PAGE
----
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Brexit Trainwreck: Media Soap Opera Lets Us All Down

A round-up of the hottest takes from the best UK Indy Media

Brexit Trainwreck: Media Soap Opera Lets Us All Down

The build-up to last week’s Brexit summit of ministers at Chequers featured exactly the kind of elite and commentariat behaviour which many people connect to the decision to leave the EU in the first place.

The government is still floundering two years on from the referendum, unable to get a consistent grip on complexities and conflicting opinions. Friday’s agreement may seem to clarify key aspirations for now, but there’s no guarantee it’ll stand up to pressures from within the Conservative Party. So the UK’s most important political process in decades is not really driven by our collective interests, but by the internal struggles of a party elite combined with the instincts of that party and Theresa May to cling to power and the impression that they are on top of things.

The cabinet infighting became at least as big a story as the whys and wherefores of Brexit, not least because it’s easier to explain. It also better fits the soap opera/reality TV spectacle that establishment media seems drawn to. In an especially surreal turn, the Mail On Sunday had a picture of warring cabinet members mocked up in the style of Fortnite, the video game craze they have anguished about elsewhere.

While well-paid members of the chattering classes endlessly obsessed about Brexit and Tory jostling, much less attention went towards just how remote and un-inclusive the supposed decision making has become, or the vulgar and petty dynamics driving it. At the time of writing, David Davis has resigned as Brexit Secretary, fuelling another few days of fevered speculation – “who’s in, who’s out, and who stabbed who” – divorced from the material interests of most British people.

The same Westminster and media bubble that Westminster and the media told us we disliked, is as inflated as ever. The circus never left town, though the politicians will be off on holiday soon, and the press “silly seasons” will commence. There’ll be very little time to figure things out when the political routine resumes in September. The political and media establishment did a very poor job of explaining things before the referendum and haven’t done much to catch up since. For example, it was only late last year before it dawned on many of then that the Irish border was a problematic issue.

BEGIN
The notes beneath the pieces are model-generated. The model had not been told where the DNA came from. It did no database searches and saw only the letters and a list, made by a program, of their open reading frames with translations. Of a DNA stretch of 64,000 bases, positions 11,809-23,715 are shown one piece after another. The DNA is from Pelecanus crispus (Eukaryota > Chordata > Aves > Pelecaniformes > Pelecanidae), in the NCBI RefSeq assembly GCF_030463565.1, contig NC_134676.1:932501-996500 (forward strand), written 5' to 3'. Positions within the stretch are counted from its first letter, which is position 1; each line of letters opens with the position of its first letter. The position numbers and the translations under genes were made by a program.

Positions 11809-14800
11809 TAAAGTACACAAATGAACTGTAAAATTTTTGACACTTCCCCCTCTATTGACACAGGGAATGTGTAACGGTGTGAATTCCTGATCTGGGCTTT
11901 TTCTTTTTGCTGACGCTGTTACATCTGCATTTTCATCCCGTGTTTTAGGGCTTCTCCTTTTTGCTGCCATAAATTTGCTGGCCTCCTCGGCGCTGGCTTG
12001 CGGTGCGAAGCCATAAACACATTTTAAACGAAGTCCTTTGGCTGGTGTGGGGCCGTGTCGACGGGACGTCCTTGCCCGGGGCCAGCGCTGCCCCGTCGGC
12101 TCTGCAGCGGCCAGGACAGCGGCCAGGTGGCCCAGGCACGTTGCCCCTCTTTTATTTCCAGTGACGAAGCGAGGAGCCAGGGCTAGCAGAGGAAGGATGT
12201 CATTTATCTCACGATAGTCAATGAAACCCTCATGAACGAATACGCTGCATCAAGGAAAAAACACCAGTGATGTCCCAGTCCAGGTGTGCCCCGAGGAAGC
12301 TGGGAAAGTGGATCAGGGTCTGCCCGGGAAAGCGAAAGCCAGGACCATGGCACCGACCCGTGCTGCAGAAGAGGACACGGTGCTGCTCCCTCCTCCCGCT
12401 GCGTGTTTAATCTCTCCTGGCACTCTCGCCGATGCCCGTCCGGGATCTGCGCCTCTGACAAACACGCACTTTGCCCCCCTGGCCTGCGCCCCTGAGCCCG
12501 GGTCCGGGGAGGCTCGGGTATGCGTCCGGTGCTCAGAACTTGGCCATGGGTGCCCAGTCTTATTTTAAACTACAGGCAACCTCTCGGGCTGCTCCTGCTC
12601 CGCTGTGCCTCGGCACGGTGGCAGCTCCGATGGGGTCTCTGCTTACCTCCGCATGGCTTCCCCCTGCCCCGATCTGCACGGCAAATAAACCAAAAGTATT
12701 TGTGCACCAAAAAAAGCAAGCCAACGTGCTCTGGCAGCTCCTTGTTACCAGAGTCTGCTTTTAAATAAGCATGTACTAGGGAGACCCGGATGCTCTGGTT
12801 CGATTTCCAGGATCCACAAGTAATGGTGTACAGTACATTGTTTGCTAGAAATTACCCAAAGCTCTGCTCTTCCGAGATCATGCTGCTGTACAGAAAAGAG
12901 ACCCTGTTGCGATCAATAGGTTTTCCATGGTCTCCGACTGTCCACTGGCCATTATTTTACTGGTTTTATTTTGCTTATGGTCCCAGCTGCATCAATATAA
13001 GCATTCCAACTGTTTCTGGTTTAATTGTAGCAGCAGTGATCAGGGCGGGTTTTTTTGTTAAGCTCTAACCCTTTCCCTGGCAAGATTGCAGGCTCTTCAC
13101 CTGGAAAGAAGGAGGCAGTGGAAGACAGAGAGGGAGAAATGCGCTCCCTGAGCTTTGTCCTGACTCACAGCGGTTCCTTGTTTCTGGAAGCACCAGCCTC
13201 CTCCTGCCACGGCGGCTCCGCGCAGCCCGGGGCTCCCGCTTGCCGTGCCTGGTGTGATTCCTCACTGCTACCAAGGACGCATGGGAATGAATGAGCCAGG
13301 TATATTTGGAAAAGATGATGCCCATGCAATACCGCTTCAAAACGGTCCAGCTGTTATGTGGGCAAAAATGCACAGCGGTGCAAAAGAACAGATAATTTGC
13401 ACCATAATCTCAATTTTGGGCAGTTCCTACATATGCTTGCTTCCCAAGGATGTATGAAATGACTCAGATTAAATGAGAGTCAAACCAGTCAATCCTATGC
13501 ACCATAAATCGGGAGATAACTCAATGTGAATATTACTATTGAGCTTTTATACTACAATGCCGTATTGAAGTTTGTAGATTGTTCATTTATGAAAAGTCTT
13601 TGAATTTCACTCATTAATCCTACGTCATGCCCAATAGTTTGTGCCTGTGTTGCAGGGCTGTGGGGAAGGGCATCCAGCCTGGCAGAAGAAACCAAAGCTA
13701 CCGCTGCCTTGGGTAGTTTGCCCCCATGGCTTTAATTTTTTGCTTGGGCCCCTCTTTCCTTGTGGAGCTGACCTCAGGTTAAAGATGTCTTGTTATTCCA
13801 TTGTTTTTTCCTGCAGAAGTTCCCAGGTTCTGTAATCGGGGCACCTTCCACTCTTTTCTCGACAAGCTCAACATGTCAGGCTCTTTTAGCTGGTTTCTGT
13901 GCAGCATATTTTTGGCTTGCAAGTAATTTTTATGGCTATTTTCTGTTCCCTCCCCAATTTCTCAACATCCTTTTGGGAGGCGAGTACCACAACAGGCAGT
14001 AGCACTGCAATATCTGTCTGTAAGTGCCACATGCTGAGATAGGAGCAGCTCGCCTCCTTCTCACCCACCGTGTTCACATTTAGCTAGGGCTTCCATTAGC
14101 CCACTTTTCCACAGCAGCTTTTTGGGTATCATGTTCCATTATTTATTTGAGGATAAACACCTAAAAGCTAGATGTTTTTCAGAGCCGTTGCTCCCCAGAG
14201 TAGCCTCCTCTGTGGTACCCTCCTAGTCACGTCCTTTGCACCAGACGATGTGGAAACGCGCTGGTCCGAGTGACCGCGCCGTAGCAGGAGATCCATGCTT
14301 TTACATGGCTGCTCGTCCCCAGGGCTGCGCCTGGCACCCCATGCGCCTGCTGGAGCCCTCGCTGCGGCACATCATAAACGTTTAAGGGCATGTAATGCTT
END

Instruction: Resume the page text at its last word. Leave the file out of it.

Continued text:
There are many valid and debatable reasons for wanting various shades of Brexit or no Brexit at all, but it’s far less debatable that navigating the process has been an unedifying mess all round. Yet those responsible are likely to retain cushy positions regardless of the outcome, and they’ll probably keep telling us how “populist” all this is.

Picks of the Week

Our hand-picked selections from some of the best independent journalism around

Tax Haven Property Owners – The Meteor

The London property market has long been a money box for global tax dodging and money laundering. Residents see rents and mortgages rise as part of the underwriting of speculation. Could Manchester be catching the same disease?

Find The Meteor on Twitter @mcrmeteor

Did Dozens of Murdoch Journalists Break the Law? – Byline

Byline investigate recent High Court allegations that some of the top names in British media unlawfully used a private investigator to unlawfully gather data for their stories.

Find Byline on Twitter @Byline_Media

NHS For All, Including Immigrants – Novara Media

With festival season getting into full swing, The Overtake has a series of articles on the scene including this look at the case for allowing drugs to be tested on site.

Find Novara Media on Twitter @novaramedia


Media Alert is a weekly bulletin discussing issues impacting on the UK independent media and highlighting some of the best recent work from the sector.
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